United Kingdom: Economy contracts in Q2 for first time in nearly seven years amid destocking and tumbling fixed investment
August 9, 2019
The UK economy shrank 0.2% in quarter-on-quarter seasonally-adjusted terms in Q2, contrasting Q1’s 0.5% quarter-on-quarter expansion. The figure marked the worst reading since Q4 2012 and significantly undershot market expectations of a flat reading. While several FocusEconomics panelists had been banking on a contraction, it caught the majority of panelists by surprise. In annual terms, growth slumped to 1.2%, down from Q1’s 1.8% year-on-year expansion.
The decline was driven by a sharp fall in fixed investment (Q2: -1.0% qoq; Q1: +1.2% qoq), as the uptick in business investment seen in the first quarter proved fleeting, while government investment was also down sharply. Destocking following a surge in inventories in Q1 was another key piece of the picture, subtracting 2.2 percentage points from the headline GDP reading. In contrast, private consumption (Q2: +0.5% qoq; Q1: +0.6% qoq) and government consumption (Q2: +0.7% qoq; Q1: +0.8% qoq) cushioned the fall, bolstered by above-inflation wage growth and a laxer fiscal stance respectively.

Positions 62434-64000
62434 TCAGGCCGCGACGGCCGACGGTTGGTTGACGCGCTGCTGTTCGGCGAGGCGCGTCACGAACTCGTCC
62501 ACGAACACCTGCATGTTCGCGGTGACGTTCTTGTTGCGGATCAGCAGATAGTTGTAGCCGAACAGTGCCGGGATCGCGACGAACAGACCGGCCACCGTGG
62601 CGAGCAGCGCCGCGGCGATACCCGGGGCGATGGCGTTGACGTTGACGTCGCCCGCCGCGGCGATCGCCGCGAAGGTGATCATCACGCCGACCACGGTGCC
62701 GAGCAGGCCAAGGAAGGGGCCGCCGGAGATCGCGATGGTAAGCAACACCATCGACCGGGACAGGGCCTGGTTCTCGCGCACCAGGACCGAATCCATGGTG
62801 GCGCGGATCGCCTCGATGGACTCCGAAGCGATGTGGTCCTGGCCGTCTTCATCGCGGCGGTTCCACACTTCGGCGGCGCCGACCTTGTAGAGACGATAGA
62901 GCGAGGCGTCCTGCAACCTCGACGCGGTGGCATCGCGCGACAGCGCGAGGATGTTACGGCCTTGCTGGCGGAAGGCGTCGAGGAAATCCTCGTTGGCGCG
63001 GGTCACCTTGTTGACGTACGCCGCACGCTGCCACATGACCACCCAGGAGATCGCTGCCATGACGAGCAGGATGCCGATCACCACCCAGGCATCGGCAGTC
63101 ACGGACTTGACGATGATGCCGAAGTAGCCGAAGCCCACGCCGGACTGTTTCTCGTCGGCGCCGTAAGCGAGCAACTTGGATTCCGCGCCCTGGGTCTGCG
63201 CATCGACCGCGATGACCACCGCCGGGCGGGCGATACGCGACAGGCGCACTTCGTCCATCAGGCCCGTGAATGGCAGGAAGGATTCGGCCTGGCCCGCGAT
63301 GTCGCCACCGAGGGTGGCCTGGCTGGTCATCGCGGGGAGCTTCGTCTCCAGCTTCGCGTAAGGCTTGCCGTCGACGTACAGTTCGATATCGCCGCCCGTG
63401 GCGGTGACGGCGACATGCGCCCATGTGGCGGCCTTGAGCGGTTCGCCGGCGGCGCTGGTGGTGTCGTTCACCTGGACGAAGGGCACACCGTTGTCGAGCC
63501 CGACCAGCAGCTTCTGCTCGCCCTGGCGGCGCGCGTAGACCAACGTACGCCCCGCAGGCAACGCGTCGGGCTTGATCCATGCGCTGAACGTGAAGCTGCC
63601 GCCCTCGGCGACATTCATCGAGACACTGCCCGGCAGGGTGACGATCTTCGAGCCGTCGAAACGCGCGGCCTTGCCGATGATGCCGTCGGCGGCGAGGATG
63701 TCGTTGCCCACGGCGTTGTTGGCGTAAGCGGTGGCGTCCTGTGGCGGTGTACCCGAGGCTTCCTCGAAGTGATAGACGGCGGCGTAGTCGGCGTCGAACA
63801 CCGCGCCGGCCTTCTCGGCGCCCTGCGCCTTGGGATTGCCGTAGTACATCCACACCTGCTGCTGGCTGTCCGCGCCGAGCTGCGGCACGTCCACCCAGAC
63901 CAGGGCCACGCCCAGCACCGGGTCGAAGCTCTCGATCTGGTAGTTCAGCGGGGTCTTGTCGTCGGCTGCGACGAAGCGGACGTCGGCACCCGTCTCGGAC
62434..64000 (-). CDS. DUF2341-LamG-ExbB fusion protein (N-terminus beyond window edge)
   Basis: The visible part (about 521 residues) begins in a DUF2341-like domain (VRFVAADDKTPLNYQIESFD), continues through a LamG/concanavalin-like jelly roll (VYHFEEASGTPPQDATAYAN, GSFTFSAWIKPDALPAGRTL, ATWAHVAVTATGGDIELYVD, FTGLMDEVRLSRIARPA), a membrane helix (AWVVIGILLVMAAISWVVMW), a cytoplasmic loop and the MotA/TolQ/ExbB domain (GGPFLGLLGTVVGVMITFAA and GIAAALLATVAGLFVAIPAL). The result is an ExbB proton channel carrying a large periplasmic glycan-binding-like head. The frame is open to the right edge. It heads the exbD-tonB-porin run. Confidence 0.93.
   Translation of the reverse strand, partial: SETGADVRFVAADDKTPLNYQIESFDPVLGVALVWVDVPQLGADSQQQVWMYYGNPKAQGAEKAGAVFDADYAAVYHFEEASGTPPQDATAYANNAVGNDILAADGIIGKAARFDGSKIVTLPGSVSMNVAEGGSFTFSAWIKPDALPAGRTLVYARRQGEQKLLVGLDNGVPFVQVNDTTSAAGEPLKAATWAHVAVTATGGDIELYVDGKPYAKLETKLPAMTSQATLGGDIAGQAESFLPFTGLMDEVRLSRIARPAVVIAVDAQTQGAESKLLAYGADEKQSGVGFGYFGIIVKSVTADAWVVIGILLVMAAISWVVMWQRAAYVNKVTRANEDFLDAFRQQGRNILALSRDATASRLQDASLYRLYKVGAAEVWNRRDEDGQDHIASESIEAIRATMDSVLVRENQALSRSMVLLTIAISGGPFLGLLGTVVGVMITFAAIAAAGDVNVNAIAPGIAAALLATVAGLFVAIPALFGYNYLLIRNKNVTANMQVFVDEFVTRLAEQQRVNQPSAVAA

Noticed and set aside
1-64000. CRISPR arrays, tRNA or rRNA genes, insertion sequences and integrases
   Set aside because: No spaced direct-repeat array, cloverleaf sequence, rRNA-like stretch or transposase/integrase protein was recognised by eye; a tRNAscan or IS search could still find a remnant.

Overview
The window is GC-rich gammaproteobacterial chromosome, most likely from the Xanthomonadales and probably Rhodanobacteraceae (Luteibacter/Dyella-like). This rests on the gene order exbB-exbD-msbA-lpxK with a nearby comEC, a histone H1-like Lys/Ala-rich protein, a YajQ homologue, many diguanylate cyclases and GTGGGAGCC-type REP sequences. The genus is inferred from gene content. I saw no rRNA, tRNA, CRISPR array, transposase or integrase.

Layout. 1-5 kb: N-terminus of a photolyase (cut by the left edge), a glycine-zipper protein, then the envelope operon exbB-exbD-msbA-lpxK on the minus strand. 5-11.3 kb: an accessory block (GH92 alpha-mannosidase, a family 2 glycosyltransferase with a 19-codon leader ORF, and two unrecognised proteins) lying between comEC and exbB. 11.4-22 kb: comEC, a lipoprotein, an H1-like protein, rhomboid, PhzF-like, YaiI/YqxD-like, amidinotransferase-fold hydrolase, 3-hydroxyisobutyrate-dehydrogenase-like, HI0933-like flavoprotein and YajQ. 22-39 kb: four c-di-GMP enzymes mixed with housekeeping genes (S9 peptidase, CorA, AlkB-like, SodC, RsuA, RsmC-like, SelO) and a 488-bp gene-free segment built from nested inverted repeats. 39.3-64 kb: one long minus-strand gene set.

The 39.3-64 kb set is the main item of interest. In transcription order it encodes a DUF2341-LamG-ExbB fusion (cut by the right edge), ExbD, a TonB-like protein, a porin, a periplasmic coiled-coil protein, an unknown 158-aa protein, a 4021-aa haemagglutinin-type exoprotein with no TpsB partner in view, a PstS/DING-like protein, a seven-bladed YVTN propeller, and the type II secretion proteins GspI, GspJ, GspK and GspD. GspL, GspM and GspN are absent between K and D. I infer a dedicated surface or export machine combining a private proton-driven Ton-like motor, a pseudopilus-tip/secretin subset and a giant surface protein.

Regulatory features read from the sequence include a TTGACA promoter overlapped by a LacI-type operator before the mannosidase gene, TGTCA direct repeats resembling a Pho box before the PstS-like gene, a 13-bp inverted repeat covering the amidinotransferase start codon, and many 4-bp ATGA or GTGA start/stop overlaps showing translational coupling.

Exports were also down sharply (Q2: -3.3% qoq; Q1: +1.5% qoq), amid a more adverse global trading environment and weaker momentum in the Euro area. However, this was more than offset by a huge slide in imports linked to falling inventories (Q2: -12.9% qoq; Q1: +10.8% qoq). As a result, the net contribution from the external sector swung from minus 3.0 percentage points in Q1 to plus 3.5 percentage points in Q2.
Looking ahead, a second inventory build-up ahead of the new Brexit deadline of 31 October could provide a temporary boost to the economy in the coming months; that said, as seen in the H1 figures, this effect would be offset by a subsequent drawdown of stocks. Underlying momentum will likely remain limp due to suppressed business investment, despite solid private and public consumption. Overshadowing all this is the outcome of Brexit: A no-deal exit would severely dent activity in the near-term, while an expedient solution to the current impasse could unleash pent up investment.
According to Kallum Pickering, an economist at Berenberg:
“Political uncertainties have intensified of late, as the new UK Prime Minister Boris Johnson has stepped up the hard Brexit rhetoric. […] In turn, real GDP growth will likely remain below potential in the near term.”
Author: Oliver Reynolds, Economist